MUI capabilities of SharePoint 2010

For some time now, I’ve wanted to explore the MUI capabilities provided in SharePoint 2010. In general they seem to work out fine, but there are some quirks I find a bit strange.

The first step on the path to multi-lingual SharePoint nirvana is to download the appropriate language pack. This has to be installed on each server.

Once that has been installed, you will have to make a conscious choice to enable the language on your site collection; it doesn’t happen automatically.

This can be done quite easily through the site settings.

Then check off the languages you wish to use.

When this has been enabled, you get a new option on the drop-down menu connected to your login name.

It’s then easy to toggle between the different languages.

When provisioning sites and site collections, you get to choose what the default language should be. This works in both the HTML and Silverlight version. The Silverligth version will also be presented in your chosen language.


Another capability of enabling multiple languages is that you can provide a language specific name for your lists. When you edit the title and description for a list, the current culture is stored together with the value. By changing the the active language, it’s possible to add multiple linguistic versions.

The place where things become a bit strange, is on the the quick launch.

Shared Documents shows a modified version for the English version, but on the Norwegian version it seems to be using a translated version of the original.

For my custom list, it doesn’t seem to be using the Norwegian version at all.


CAML is still the King over SPLinq

SharePoint 2007 was based on .NET 2.0, so when SharePoint 2010 came about, they just had to use some of the new developer goodness they had previously missed out on. Linq is incredibly cool, so they just had to implement a Linq provider for SharePoint. On the surface, it looks great. Who doesn’t like Intellisense? Who really likes to mess about with CAML?

They just forgot one thing; a fundamental fact in SharePoint is that the world our code operates in changes at the blink of an eye. This is a problem that Linq to SQL doesn’t face since the database schema doesn’t suddenly change.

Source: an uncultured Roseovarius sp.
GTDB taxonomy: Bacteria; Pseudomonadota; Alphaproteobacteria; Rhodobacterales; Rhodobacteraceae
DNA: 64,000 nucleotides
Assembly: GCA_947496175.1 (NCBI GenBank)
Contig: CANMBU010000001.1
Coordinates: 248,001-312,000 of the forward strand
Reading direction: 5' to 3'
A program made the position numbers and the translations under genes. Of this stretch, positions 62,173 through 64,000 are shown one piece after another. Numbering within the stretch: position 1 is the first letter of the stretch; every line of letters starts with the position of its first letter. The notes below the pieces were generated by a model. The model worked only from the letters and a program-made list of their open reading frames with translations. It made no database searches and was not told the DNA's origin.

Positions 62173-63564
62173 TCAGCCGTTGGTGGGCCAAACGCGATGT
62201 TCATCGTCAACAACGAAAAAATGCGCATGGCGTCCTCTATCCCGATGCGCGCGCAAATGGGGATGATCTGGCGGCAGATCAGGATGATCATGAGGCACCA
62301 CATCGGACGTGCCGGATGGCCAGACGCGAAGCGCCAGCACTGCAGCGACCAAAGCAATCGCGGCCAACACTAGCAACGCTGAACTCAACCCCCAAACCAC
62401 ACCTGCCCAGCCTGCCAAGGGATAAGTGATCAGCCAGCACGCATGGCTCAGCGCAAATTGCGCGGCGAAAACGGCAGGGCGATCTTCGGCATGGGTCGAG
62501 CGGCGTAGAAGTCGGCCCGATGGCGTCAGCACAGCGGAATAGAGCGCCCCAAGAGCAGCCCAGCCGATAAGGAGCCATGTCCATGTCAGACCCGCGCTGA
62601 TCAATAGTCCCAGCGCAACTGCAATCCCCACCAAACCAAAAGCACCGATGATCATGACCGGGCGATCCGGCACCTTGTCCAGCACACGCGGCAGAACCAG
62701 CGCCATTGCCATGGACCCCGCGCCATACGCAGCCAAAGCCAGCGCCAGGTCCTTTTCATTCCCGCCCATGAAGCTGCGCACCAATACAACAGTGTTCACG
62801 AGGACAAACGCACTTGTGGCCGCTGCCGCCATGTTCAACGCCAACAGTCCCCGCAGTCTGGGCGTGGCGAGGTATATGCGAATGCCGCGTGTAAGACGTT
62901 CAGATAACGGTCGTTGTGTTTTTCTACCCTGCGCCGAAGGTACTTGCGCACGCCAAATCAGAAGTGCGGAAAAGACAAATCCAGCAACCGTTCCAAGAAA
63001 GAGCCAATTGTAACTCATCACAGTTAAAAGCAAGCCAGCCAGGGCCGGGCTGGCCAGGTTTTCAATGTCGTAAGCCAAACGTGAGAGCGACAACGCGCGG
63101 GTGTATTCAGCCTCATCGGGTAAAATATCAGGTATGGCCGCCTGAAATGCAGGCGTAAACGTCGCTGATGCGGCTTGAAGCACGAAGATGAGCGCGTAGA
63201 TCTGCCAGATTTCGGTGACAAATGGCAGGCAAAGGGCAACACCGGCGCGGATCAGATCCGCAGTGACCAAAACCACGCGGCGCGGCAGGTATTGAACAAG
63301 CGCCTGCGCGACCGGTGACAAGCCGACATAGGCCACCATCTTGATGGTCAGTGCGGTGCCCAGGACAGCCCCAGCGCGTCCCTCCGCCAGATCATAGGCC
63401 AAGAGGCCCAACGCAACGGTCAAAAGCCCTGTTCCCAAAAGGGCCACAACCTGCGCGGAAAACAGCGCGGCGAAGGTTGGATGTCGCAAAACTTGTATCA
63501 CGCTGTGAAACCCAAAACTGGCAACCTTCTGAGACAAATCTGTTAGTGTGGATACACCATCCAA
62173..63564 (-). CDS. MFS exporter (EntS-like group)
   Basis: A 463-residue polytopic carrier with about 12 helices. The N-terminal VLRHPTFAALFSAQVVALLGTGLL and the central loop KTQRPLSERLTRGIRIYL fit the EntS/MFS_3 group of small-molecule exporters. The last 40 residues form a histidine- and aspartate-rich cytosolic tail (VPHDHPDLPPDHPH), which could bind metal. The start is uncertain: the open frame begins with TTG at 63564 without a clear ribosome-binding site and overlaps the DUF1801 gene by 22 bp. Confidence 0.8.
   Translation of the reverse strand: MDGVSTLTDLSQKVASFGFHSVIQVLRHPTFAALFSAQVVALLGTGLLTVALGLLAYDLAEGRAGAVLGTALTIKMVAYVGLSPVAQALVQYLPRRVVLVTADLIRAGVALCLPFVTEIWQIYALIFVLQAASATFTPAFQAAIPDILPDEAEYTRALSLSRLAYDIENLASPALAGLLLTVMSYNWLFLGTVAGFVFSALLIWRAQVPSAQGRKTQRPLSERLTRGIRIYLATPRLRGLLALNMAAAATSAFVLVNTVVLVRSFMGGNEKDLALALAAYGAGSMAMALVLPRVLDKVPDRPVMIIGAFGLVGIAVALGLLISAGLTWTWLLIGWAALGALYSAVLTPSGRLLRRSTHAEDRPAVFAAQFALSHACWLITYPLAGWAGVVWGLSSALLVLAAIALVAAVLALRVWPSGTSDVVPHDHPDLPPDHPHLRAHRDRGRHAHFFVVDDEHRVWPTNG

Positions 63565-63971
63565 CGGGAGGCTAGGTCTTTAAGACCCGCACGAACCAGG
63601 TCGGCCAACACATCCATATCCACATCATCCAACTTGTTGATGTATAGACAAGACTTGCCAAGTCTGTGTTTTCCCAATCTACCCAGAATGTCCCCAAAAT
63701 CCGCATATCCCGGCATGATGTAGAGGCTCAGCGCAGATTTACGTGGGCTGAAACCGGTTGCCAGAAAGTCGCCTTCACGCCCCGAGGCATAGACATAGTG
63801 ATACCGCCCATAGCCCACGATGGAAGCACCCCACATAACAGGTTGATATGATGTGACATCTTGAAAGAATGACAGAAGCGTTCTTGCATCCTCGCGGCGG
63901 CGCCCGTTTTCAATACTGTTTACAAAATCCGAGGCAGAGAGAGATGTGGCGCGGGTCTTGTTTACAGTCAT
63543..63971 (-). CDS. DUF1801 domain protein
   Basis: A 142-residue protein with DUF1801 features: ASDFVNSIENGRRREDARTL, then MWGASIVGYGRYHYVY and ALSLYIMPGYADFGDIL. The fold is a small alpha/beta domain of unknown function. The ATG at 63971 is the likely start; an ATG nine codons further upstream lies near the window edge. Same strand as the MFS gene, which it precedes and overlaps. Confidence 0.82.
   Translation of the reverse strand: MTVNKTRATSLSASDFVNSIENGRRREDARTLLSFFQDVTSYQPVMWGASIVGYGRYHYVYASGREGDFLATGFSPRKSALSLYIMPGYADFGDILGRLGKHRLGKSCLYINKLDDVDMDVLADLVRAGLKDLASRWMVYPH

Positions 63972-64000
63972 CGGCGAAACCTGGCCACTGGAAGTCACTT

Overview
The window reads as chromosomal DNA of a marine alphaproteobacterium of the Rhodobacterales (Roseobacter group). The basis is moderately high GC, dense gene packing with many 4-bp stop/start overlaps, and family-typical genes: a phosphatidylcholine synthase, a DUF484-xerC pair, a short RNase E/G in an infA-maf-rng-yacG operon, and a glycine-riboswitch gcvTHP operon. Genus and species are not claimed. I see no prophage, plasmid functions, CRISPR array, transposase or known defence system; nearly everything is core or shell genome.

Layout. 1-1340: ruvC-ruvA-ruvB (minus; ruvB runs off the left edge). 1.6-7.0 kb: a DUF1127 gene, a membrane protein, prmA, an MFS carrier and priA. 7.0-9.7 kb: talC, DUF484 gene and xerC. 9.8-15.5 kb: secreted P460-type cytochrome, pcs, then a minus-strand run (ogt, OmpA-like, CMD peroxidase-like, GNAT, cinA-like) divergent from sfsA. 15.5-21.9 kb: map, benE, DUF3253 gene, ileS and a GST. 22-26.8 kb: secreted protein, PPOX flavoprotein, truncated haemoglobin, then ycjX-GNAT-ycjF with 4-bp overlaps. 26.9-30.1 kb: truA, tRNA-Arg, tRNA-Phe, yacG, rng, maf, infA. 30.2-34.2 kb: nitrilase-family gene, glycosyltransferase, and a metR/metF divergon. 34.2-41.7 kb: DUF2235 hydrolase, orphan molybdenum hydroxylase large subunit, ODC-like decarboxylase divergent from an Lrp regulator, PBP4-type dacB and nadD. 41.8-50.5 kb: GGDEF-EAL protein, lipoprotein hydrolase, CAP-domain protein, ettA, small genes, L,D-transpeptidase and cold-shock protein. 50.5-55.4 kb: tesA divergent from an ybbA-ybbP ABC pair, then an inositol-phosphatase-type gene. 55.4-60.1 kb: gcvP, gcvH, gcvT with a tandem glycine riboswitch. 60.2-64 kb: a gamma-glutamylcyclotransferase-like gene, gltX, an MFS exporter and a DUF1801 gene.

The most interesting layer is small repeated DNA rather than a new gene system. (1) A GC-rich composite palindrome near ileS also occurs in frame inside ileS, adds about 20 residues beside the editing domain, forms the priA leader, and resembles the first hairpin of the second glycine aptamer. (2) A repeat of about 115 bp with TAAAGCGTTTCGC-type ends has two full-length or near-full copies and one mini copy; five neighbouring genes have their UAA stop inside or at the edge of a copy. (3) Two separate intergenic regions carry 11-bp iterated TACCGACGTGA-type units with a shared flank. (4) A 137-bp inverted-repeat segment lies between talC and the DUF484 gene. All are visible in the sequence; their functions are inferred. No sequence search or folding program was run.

If we take a look at a sample of the file generated by SPMetal.exe:

Can you spot the problem? I have several issues with this code.

Firstly, it’s using the display name to find the list. If a user happens to rename your list, you end up with this:

Secondly, it’s a specific language version being used. If you have to support multiple languages, you have a challenge.

If you don’t care two figs about multiple language, the first issue could have been solved by using the URL instead. Once created, that at least doesn’t change.

Ideally, the DataContext implementation should have some functionality to retrieve the localized strings from the site. One common scenario is to create a number of sites of a specific type where each site may be in a different language. If we could used the same DataContext agains all these sites, that would be helpful.

For the time being, I’ll stick with CAML. It may be nasty, but at least I can create code that adapts to the environment I’m running in.

CAML has left the building.

Site customization options

SharePoint has many ways of defining how the site will be configured once created; Site definitions, web templates, feature stapling. For a full list of the options, check out the following blog posts:

Site Definitions vs. Web Templates

SharePoint 2010 and web templates 

I’d like to complement this information with a bit of my own.

In the new webTemplate element, it’s possible to use resource expressions for title, description and display category. This should make it easier to create localized versions of the templates; no need to use parallel file structures.

Feature stapling is something I only do for MySite. At some point in time you may wonder if a problem exists in the standard templates. If you avoid feature stapling, it’s easy to check if the problem exists and thus report a bug.

Don’t be afraid of creating your own templates, with the new webTemplate option, it doesn’t require much effort. The upside is that you then have the ability to grow as time goes by. If you need a department and project template, go ahead. You don’t have to try and tweak both options into feature stapling against the generic team site.

Why STSADM still kicks ass

With the release of SharePoint 2010, PowerShell has become the new cool kid on the block when it comes to deployment. STSADM has been bullied into a corner and hidden away, soon to be taken behind a shed and put out of it’s missery.

There is one area where STSADM is still the king, and PowerShell is the pimpled kid trying to get out of puberty. And I don’t see how PowerShell will beat it anytime soon.

STSADM rules when it comes to feature activation. Huh?? And the reason is very simple, it’s a good old fashioned console application.